by Sucheto Nath
What’s your idea of a free game?
The quick way to answer that is ‘a stolen one’. If you said ‘hide and seek’, you’re the guy in the group chat that forwards fake news and pseudoscience.
There is, however, such a thing as freeware. For some of us, that’s what we spent hours playing growing up, especially if we didn’t have a pirated copy of Grand Theft Auto. The muttering retreats of the internet are like the little street stalls in every old city. They’ve been there longer than the mall (read: Steam), and they will be fondly remembered by their frequenters.
Sometimes, though, it pays to take a look around those little corners. Sometimes they give you something better than the new place.
In December, 2008, a game called Spelunky was made by Derek Wu on – wait for it – Game Maker. (Game Maker was where we fooled around pretending to be game makers when we weren’t playing Age of Empires or Neopets). Have you seen the meme where Kanye is waiting for a joke to be over? If Indiana Jones is the joke, Spelunky is the punchline.
Wu takes the idea of a constantly changing subterranean cave/temple, and turns it into a joke that you’ll want to keep hearing ad nauseam. Spelunky is a 2D platformer with pixelated indie art where you collect treasure and avoid traps. The problem is that the levels - four for each of four ‘areas’ - are randomly generated every time you play. The real problem is how often you’ll die and start playing again.
For a game about going down a hole to die, Spelunky can be surprisingly in-depth (forgive the pun). There are all manner of shopkeepers (who look alike, in keeping with the indie theme), selling things from capes to kisses. Make one false move, though, and they’ll shoot you like Vincent shot Marvin. Sometimes I put something I’m looking at down on the guy and he’ll shoot me in my face. Sometimes I do it just to see him shoot me.
That happens a lot down there. You die and rush headlong into the next game. You forget if you still have that item because it’s all blurring together. You can actually play a platform game with a three-line backstory (which, again, is randomly generated every time) for hours. Sometimes you’ll want to die for the fun of it. My favourite way is lighting all my bombs and laying down next to them. If the explosions hit me enough times, there’ll be nothing left of my body.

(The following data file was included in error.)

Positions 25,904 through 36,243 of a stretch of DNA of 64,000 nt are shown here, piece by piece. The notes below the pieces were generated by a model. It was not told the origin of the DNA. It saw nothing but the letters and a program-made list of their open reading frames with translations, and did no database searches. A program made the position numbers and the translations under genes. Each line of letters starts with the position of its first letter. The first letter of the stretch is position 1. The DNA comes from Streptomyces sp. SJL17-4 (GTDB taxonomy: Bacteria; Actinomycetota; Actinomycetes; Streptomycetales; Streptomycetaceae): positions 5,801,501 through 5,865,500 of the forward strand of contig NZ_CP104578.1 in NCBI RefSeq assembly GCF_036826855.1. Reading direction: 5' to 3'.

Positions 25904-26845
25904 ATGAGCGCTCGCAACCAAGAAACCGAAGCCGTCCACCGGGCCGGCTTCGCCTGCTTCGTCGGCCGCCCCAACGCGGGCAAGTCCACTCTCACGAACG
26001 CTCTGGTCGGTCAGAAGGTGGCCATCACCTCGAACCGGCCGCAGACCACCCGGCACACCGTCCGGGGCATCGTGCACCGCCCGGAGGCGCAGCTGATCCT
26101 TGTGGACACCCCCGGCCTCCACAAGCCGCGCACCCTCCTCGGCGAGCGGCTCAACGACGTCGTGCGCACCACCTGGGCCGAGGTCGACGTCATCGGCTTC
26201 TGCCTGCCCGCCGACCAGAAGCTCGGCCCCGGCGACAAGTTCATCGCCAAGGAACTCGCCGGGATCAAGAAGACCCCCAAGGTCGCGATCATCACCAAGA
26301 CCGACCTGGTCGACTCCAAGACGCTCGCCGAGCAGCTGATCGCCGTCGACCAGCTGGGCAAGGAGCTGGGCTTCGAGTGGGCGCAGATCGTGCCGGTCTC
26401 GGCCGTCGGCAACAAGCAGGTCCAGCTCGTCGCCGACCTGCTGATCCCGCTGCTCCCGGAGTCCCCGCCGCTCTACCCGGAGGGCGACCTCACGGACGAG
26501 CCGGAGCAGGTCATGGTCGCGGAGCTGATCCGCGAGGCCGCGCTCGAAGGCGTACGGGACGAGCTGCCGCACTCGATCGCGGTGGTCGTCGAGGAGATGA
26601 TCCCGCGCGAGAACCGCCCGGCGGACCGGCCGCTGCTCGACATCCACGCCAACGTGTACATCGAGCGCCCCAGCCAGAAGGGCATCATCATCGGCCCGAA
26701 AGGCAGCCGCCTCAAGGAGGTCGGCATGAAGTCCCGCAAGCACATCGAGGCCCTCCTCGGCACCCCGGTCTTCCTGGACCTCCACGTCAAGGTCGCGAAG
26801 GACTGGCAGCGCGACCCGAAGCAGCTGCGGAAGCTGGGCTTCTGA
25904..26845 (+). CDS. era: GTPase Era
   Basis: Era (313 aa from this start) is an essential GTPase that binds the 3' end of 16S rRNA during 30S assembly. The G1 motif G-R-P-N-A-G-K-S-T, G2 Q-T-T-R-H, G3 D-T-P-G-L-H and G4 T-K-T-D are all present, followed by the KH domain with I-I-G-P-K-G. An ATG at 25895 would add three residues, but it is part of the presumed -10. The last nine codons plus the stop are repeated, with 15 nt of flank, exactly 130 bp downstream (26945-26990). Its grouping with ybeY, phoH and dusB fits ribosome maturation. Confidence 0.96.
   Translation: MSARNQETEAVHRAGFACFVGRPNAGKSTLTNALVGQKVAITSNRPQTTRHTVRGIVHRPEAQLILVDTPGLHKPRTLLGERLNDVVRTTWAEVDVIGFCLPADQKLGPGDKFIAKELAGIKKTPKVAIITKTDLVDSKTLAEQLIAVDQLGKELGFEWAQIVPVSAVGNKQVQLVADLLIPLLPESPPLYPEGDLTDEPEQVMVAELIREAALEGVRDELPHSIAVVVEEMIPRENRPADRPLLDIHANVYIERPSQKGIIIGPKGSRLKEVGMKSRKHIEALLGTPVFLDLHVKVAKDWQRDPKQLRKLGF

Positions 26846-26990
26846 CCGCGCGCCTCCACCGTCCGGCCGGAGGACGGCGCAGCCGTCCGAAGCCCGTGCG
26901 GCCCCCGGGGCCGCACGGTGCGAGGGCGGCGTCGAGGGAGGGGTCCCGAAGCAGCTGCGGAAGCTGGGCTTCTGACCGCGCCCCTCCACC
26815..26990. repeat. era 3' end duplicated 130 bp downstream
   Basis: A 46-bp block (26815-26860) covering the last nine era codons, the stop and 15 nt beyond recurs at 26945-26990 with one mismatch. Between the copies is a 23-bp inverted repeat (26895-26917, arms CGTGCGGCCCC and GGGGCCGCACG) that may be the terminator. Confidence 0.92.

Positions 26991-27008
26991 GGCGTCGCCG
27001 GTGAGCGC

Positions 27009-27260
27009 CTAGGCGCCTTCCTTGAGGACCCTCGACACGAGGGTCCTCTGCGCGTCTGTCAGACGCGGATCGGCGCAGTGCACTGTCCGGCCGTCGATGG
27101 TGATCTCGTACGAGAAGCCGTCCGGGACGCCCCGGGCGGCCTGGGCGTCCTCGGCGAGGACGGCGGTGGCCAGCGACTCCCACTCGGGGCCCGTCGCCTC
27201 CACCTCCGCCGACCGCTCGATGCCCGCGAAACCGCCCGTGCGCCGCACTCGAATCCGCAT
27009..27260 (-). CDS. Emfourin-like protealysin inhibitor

It goes without saying that the entire thing is a joke. The game doesn’t try to make sense, and it doesn’t have to. But it’s not mayhem, either. Small sections of every map recur, and on the whole, you can expect to find things so well organised that it feels well-designed - kind of like that German nihilist guy once said.
The pop culture references keep coming. We have an adventurer with a hat and a whip. There are graves marked ‘Ash’ that have hidden shotguns. There are mummies and magic sceptres. There’s a golden idol that you can take, but you’ll be chased by a giant rock when you do. You can rescue blonde maidens, or sacrifice them for gifts from Kali Ma.
You can wait for the joke to be over, or you could blow up a giant spider, use a sticky bomb to dig out a girl, and then give her to the goddess for climbing gloves. Or you could get serious and try to find the hidden fifth area.
The thing with Spelunky is that it’s like a book that grows into something much larger than it is. I’m suddenly reminded of Hemingway’s The Old Man and the Sea: something simple that we read and decipher as something far more than what it is. It’s like what one of my teachers once said about sonnet sequences: meaning emerges from the series of little texts. When you play Spelunky, you get the reflexes you need to jump past exploding frogs, vampires, man-eating plants, and other 2D horrors; but you also get an idea of a game that isn’t quite there. Spelunky hardly ‘is’ - it ‘becomes’.
Only sometimes it becomes a good reason to kill yourself unironically.